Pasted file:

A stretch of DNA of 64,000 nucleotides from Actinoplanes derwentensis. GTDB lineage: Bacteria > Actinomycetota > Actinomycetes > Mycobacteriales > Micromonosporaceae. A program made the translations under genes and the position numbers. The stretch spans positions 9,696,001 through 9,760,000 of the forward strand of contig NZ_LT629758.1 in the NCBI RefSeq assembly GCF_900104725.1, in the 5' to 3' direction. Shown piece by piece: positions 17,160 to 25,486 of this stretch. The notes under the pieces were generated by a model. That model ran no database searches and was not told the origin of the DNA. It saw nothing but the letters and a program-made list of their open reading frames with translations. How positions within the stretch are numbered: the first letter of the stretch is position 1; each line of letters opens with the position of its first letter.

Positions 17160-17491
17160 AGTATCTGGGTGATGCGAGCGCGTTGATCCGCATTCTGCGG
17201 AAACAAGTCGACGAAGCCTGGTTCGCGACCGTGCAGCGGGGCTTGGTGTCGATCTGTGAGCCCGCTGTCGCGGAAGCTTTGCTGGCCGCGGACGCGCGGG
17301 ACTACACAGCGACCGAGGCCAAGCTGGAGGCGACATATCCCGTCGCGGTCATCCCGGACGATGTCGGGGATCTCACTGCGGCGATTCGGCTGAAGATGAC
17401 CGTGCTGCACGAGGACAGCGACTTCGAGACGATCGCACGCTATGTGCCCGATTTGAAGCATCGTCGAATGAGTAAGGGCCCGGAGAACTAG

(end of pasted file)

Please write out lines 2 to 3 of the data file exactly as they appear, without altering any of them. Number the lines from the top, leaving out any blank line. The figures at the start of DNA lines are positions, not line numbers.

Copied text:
Positions 17160-17491
17160 AGTATCTGGGTGATGCGAGCGCGTTGATCCGCATTCTGCGG